Intervention vs. Control Group

Individuals assigned to the intervention (n=16) were 8 times more likely to receive any kind of treatment (81% vs 35%), 20 times more likely to receive medication treatment, specifically (81% vs. 18%) and receive more days of medication (11.19 vs. 0.76) relative to those in the control group. In addition, intervention participants were more than 12 times as likely to be receiving medication at 30 days post-study randomization (44% vs. 6%).

Figure 1. Type of treatment received in the first month by group.

Qualitative Analysis

1) Initial contact with Emergency Medical Services.

“Cuz this one ambulance guy picked me up twice, he’s like you’re gonna kill yourself man, let me introduce you to these people. Sign this and I’ll help you. And so I signed off on it, and like I said, they made a call, I was deep on the Westside when you came and got me.”

2) Assertive outreach and engagement through interactions with the linkage managers.

“Probably because I didn’t want to be bothered so I gave them a bogus phone number and they didn’t give up and were at the house and said I’ll take you now. Yeah and without them I wouldn’t be alive today because they kept at it… they called me at least every other day just to see how I was doing and people need that, you know, when you’re lost so badly, you need someone just to call and check on you to see how you are.”

3) Persistent follow-up to facilitate access to treatment.

“I was on destructive path, but after meetin’ me, meetin’ them, steady follow-up and they follow-up, and they followed up, and they followed up, and the followed-up man, I surrender, you know I’m sayin’? Let’s go, let’s get it, let’s get it in, let’s do this! If you gonna help me get in, let’s get it. I’m ready to get in here, I’m ready to get my life together.”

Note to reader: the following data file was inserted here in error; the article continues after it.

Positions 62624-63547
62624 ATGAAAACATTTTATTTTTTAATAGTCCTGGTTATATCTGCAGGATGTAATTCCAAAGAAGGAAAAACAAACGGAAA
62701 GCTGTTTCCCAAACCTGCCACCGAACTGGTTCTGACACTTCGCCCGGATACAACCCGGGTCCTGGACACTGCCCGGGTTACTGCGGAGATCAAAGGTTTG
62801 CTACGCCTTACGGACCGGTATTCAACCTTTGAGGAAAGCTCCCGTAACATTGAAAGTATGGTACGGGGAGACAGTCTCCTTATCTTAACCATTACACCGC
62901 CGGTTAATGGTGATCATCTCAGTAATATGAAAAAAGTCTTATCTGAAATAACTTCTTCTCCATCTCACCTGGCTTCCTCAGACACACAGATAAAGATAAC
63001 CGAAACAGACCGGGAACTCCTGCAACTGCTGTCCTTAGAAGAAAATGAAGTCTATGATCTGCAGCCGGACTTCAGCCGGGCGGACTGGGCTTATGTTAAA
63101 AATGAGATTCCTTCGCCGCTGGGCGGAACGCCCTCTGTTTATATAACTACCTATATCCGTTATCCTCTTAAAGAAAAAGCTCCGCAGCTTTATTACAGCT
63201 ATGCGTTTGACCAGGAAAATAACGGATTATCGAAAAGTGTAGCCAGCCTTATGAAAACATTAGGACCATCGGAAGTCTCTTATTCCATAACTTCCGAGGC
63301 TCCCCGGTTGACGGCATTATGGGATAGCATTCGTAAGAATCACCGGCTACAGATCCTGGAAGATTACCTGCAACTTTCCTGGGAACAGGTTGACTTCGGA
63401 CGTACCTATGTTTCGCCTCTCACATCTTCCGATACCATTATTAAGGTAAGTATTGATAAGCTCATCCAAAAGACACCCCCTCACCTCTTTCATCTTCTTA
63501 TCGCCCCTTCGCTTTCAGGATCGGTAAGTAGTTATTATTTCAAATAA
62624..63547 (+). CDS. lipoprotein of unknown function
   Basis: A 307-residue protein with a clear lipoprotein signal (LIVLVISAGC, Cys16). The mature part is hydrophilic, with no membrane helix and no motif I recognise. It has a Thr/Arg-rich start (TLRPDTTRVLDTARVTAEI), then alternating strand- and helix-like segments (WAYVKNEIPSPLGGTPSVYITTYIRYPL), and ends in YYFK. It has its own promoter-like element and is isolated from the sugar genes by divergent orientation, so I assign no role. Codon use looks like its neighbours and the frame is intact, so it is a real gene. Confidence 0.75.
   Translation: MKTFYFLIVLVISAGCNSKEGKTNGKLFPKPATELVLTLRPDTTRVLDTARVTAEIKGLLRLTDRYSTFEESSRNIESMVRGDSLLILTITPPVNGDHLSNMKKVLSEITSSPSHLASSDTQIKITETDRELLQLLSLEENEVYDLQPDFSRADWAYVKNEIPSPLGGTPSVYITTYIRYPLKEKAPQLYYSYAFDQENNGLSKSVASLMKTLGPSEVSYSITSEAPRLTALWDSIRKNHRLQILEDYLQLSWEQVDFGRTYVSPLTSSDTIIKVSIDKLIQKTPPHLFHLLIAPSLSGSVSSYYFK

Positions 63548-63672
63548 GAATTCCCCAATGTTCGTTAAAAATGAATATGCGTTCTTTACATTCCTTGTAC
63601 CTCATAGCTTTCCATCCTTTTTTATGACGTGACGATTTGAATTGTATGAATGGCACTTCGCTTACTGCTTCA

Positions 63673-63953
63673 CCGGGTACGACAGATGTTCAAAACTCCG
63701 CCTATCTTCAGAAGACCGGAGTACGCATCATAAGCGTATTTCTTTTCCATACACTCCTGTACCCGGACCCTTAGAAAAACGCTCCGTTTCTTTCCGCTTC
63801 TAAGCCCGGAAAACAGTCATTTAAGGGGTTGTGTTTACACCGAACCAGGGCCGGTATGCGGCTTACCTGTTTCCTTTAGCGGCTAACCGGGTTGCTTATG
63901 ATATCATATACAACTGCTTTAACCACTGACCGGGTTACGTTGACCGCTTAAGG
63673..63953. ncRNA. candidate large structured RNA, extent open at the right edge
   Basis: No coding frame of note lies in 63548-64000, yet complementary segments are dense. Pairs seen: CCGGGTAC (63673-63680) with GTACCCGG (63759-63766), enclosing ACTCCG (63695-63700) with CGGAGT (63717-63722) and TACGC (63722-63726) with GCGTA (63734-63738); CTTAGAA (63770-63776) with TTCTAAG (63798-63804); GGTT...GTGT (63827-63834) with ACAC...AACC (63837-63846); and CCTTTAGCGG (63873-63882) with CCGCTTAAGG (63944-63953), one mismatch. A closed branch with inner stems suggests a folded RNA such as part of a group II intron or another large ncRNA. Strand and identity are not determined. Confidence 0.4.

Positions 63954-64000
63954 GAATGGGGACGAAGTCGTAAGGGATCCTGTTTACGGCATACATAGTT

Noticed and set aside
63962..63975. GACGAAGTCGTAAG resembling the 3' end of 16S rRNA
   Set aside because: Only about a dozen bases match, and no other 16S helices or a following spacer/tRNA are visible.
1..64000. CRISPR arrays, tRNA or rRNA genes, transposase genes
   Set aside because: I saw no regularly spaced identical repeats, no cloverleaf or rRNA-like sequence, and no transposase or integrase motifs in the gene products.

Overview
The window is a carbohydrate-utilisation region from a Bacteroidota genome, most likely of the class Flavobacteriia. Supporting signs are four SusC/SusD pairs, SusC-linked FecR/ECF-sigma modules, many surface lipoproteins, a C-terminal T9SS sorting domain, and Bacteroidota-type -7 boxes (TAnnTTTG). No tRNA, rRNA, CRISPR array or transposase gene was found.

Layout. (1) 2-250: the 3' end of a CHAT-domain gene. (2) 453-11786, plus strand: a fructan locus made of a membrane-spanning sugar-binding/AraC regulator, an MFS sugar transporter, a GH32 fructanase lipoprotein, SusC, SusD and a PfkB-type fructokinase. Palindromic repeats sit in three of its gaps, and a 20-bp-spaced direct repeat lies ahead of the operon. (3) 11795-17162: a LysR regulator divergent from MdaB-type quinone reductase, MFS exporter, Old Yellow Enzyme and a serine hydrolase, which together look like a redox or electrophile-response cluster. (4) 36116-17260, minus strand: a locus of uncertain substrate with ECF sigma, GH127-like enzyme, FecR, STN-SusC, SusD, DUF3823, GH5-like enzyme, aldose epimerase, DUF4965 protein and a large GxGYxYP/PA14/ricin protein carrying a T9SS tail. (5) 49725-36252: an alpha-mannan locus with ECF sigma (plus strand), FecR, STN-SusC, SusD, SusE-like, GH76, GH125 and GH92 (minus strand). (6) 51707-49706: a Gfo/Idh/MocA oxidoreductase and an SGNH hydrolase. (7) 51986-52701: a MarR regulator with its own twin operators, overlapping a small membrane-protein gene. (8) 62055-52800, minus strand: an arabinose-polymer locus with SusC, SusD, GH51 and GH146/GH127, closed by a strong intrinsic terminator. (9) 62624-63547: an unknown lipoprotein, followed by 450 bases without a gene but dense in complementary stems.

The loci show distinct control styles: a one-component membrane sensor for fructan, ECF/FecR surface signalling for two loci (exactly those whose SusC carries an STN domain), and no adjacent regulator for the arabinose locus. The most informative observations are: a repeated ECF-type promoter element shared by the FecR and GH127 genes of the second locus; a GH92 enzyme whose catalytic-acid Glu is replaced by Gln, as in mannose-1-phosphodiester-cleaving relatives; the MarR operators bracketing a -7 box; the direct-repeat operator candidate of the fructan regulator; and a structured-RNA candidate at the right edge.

4) How RIMO intervention differs from other interventions.

“Lighthouse has been a blessin’ to me too. When I first came here I was still out there usin’ drugs, but Lighthouse really cared. They send people to look for you and try to find you and it seem like every time he would find me in my madness… This place really cares… the other places they just want you for that bed spot.”


The RIMO treatment linkage intervention addresses a significant challenge to the field, specifically linking individuals to treatment immediately after an opioid overdose by using assertive and proactive outreach and engagement strategies. Lifesaving treatments for opioid use disorder exist so the important question that arises is how to increase treatment utilization.

First, 81% of those in the intervention group received some kind of treatment compared to just 35% in the control condition. Second, 81% received medication treatment, specifically, compared to only 18% of the control group. Pharmaceutical options for opioid use disorder are considered “best practice”, front-line, treatments and increasing utilization prevents lethal overdose which has been the defining tragedy of the current opioid crisis.

The study shows feasibility of several components of the intervention, the first of which is obtaining consent to release contact information from individuals who just received an overdose reversal and thus are experiencing a significant degree of stress. In fact, of the 75 authorization forms completed by emergency service providers, only 9 people refused and 2 were not yet alert.

The second point of demonstrated feasibility is building collaborative partnerships with emergency service providers. Naloxone is increasingly being used by police officers, emergency medical technicians, and other first responders to reverse opioid drug poisonings; however, there is often not a consistent protocol for referring individuals to treatment. Their collaboration was made possible by their willingness to briefly train with study staff and take the additional step to transmit contact information after administering naloxone. Lastly, this linkage intervention demonstrates the feasibility of locating individuals through assertive outreach and meeting with them soon after receiving an overdose reversal (74% within 7 days).

Substance use disorder is a treatable illness, and when approached using a continuum of care framework as opposed to brief episodic medical intervention alone, it can facilitate and increase the chances of treatment engagement and, potentially, ongoing recovery management to address the disorder over time. First responders who offer treatment linkage following an overdose reversal (i.e., medical intervention alone) are providing a continuum of care and engaging in an evidence-based practice that is likely to save lives.